Why does John's father want to keep secret what John has learned about the Place of Gods in By the Waters of Babylon?

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Another reason John's father wants to keep secret what John has learned about the Place of Gods is to preserve the credibility of the priesthood, now and for the future.

Bear in mind that the people have always trusted the word of the priest. So, if the priest (who is...

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Another reason John's father wants to keep secret what John has learned about the Place of Gods is to preserve the credibility of the priesthood, now and for the future.

Bear in mind that the people have always trusted the word of the priest. So, if the priest (who is the de facto leader of the community) preaches a new theory that is completely opposed to the prevailing one, confusion will arise. In turn, this confusion will give rise to distrust and result in the fracturing of the community.

In the beginning of the story, we learn what the people believe about the Place of the Gods: that it is a place inhabited by spirits and demons. So, John's community both fears and esteems everything that is connected to the forbidden regions. They believe that any sojourn in the Place of the Gods will destroy both body and soul.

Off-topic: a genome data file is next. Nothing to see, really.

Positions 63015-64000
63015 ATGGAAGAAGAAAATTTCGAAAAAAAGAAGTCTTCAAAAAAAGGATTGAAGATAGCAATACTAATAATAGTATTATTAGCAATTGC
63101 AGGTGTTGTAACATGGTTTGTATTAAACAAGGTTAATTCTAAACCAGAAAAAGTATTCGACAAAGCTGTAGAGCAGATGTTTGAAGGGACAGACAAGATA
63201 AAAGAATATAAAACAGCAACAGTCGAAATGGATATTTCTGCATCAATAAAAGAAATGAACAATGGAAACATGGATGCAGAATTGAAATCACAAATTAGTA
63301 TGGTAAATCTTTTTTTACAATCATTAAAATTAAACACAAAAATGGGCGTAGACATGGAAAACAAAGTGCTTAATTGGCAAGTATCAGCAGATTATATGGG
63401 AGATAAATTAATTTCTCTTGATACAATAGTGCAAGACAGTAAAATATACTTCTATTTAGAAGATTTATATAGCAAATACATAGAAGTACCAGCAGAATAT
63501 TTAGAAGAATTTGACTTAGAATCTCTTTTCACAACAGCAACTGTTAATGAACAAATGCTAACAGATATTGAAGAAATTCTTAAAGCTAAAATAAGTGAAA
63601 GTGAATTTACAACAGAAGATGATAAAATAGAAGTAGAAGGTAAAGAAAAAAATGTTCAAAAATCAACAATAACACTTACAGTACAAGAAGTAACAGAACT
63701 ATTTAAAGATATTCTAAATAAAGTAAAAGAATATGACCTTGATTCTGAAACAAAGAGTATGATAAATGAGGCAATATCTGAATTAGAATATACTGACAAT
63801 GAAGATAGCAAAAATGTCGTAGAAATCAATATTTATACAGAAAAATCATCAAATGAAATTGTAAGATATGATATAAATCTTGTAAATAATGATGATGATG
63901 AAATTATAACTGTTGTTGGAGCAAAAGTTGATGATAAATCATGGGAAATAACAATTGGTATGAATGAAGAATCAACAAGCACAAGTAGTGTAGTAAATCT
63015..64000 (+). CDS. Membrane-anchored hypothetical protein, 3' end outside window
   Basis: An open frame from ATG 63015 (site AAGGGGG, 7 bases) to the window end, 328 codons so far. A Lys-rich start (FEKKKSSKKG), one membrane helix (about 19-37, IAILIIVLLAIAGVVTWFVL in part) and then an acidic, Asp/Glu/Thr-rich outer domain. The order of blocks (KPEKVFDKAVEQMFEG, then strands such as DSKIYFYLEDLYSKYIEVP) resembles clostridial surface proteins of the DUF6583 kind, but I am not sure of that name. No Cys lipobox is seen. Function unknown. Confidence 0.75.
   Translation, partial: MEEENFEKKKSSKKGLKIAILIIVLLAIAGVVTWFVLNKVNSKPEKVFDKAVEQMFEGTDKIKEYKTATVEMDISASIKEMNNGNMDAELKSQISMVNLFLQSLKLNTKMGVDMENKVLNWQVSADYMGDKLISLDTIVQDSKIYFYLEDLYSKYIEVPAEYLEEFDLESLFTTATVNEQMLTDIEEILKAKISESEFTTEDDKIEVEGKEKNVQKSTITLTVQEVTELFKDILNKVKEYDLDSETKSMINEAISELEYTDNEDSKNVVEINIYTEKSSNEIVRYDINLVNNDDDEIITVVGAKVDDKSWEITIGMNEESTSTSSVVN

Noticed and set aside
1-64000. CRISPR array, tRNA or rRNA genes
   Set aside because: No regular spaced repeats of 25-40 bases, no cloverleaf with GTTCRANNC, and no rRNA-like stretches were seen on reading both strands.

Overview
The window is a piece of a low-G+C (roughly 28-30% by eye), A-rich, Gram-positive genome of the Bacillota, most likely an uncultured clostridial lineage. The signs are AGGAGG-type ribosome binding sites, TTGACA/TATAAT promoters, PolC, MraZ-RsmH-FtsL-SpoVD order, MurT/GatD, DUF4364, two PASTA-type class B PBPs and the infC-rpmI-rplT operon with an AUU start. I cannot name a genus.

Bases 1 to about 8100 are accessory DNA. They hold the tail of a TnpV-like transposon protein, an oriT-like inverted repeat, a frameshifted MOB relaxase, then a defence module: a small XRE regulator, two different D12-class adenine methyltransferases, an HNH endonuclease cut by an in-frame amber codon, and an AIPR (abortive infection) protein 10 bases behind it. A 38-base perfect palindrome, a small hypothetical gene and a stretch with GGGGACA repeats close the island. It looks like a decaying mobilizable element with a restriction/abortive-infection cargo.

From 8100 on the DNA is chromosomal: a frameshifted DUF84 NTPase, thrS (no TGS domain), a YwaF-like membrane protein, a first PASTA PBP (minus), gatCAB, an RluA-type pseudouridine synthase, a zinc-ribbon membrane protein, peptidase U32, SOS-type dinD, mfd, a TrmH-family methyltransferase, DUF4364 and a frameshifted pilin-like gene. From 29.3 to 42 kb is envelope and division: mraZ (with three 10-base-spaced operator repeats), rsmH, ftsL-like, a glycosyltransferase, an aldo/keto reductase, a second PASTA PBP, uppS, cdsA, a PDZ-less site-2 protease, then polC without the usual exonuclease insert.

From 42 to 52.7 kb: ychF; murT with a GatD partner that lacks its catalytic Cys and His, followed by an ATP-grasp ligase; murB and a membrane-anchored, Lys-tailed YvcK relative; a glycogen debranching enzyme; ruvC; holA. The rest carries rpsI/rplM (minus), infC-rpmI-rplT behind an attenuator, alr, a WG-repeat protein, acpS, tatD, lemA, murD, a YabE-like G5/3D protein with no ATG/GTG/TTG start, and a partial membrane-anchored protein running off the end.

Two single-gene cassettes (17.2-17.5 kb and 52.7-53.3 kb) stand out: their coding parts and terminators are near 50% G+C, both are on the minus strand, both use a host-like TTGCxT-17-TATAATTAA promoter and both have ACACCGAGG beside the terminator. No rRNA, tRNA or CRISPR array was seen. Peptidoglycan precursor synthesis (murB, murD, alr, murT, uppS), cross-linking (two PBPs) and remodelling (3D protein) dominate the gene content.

The community's entrenched beliefs are based on everything it has been taught by the priests. Knowing this, John's father does not want to upset the status quo too quickly. He prefers the truth to emerge "little by little" so that it is not a shock to his people.

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The answer to this question is linked implicitly with one of the central quotes of the play: "Perhaps, in the old days, they ate knowledge too fast." Note too the metaphor that John's father uses to describe truth:

Truth is a hard deer to hunt. If you eat too much truth at once, you may die of the truth. It was not idly that our fathers forbade the Dead Places.

It is clear that John and his father are not concealing truth as part of a despotic control of power - they are concealing truth as a measure to protect and help their people. Though clearly, the last paragraph of the story, which states John's plans to return to the city and discover more and to "build again", indicates that this truth that John has discovered will be revealed bit by bit when his people are ready for it.

I guess when you have a culture that has been built around central "truths" for so long, to challenge those truths and expose them as lies would have a massive impact on the people in that culture. Better, therefore, to slowly bring in a different way of thinking rather than force everyone to experience the dramatic, life-changing epiphany that John experiences in this story.

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